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dc.contributor.authorBousquet, P.en_US
dc.contributor.authorYver, C.en_US
dc.contributor.authorPison, I.en_US
dc.contributor.authorLi, Y. S.en_US
dc.contributor.authorFortems, A.en_US
dc.contributor.authorHauglustaine, D.en_US
dc.contributor.authorSzopa, S.en_US
dc.contributor.authorRayner, P. J.en_US
dc.contributor.authorNovelli, P.en_US
dc.contributor.authorLangenfelds, R.en_US
dc.contributor.authorSTEELE, P.en_US
dc.contributor.authorRamonet, M.en_US
dc.contributor.authorSchmidt, M.en_US
dc.contributor.authorFoster, P.en_US
dc.contributor.authorMorfopoulos, C.en_US
dc.contributor.authorCiais, P.en_US
dc.date.accessioned2014-05-22T07:00:55Z
dc.date.available2014-05-22T07:00:55Z
dc.date.issued2011en_US
dc.identifier.citationBousquet, P., Yver, C., Pison, I., Li, Y. S., Fortems, A., Hauglustaine, D. et al. (2011). A three-dimensional synthesis inversion of the molecular hydrogen cycle: sources and sinks budget and implications for the soil uptake. Journal of Geophysical Research: Atmospheres, 116, doi:10.1029/2010JD014599.en_US
dc.identifier.issn2156–2202en_US
dc.identifier.urihttp://hdl.handle.net/11343/32769
dc.description© 2011 American Geophysical Unionen_US
dc.description.abstractOur understanding of the global budget of atmospheric hydrogen (H2) contains large uncertainties. An atmospheric Bayesian inversion of H2 sources and sinks is presented for the period 1991-2004, based on a two networks of flask measurement stations. The types of fluxes and the spatial scales potentially resolvable by the inversion are first estimated from an analysis of the correlations of errors between the different processes and regions emitting or absorbing H2. Then, the estimated budget of H2 and its uncertainties is presented and discussed, for five groups of fluxes and three groups of large regions, in terms of mean fluxes, seasonal and interannual variations, and long-term trends. One main focus of the study is the improvement of the estimate of H2 soil uptake, which is the largest sink of H2. Various sensitivity tests are performed defining an ensemble of more than 20 inversions. We show that inferring a robust estimate of the H2 soil uptake requires to prescribe the prior magnitude of some other sources and sinks with a small uncertainty. Doing so an estimate of the H2 soil uptake of -62 ± 3 Tg y−1 is inferred for the period 1991-2004 (the uncertainty is the residual error after inversion). The inferred soil H2 sink presents a negative long-term trend that is qualitatively consistent with a bottom-up process-based model.en_US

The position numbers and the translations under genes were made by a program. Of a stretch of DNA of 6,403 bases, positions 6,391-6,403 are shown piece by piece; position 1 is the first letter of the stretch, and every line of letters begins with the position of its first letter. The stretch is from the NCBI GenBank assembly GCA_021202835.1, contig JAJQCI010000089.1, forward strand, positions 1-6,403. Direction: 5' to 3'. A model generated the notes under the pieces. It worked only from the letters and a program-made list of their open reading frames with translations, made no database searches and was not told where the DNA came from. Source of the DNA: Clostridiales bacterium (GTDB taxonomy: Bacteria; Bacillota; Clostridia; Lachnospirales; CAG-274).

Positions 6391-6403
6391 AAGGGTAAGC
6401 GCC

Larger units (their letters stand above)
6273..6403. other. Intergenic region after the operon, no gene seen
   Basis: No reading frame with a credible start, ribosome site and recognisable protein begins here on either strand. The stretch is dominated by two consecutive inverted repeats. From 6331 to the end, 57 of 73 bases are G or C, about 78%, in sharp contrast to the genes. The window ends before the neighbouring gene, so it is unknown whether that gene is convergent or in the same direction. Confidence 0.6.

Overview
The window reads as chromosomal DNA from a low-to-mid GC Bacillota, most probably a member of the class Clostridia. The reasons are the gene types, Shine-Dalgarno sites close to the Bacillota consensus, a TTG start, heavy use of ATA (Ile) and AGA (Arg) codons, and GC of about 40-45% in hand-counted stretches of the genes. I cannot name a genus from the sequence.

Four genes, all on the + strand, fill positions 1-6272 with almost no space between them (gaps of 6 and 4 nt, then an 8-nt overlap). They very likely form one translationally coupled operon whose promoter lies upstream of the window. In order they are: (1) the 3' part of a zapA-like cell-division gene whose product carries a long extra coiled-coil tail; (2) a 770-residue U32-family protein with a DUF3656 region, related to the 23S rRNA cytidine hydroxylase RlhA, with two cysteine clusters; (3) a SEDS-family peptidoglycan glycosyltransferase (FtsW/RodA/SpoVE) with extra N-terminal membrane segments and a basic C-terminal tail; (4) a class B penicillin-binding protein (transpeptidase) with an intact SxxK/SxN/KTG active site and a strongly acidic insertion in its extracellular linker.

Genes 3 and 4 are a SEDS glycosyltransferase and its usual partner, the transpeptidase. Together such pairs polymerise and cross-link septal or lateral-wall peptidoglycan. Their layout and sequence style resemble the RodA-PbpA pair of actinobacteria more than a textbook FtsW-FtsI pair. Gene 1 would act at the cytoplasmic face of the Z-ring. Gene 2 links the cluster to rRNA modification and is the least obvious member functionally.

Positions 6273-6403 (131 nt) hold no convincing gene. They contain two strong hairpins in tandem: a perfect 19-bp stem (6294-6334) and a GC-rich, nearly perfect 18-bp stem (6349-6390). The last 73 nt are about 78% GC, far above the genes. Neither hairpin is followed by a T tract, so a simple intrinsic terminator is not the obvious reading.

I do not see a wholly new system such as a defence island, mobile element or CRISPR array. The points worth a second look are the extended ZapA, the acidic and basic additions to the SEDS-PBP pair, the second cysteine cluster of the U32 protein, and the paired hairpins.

dc.languageengen_US
dc.publisherAmerican Geophysical Unionen_US
dc.subjectatmospheric inversionen_US
dc.subjectmolecular hydrogenen_US
dc.subjectsources and sinksen_US
dc.subjectH2 budgeten_US
dc.subjectH2 soil uptakeen_US
dc.titleA three-dimensional synthesis inversion of the molecular hydrogen cycle: sources and sinks budget and implications for the soil uptakeen_US
dc.typeJournal Articleen_US
melbourne.peerreviewPeer Revieweden_US
melbourne.affiliationThe University of Melbourneen_US
melbourne.affiliation.departmentScience - Earth Sciencesen_US
melbourne.publication.statusPublisheden_US
melbourne.source.titleJournal of Geophysical Research: Atmospheresen_US
melbourne.source.volume116en_US
melbourne.elementsidNA
melbourne.contributor.authorRayner, Peter
melbourne.accessrightsOpen Access


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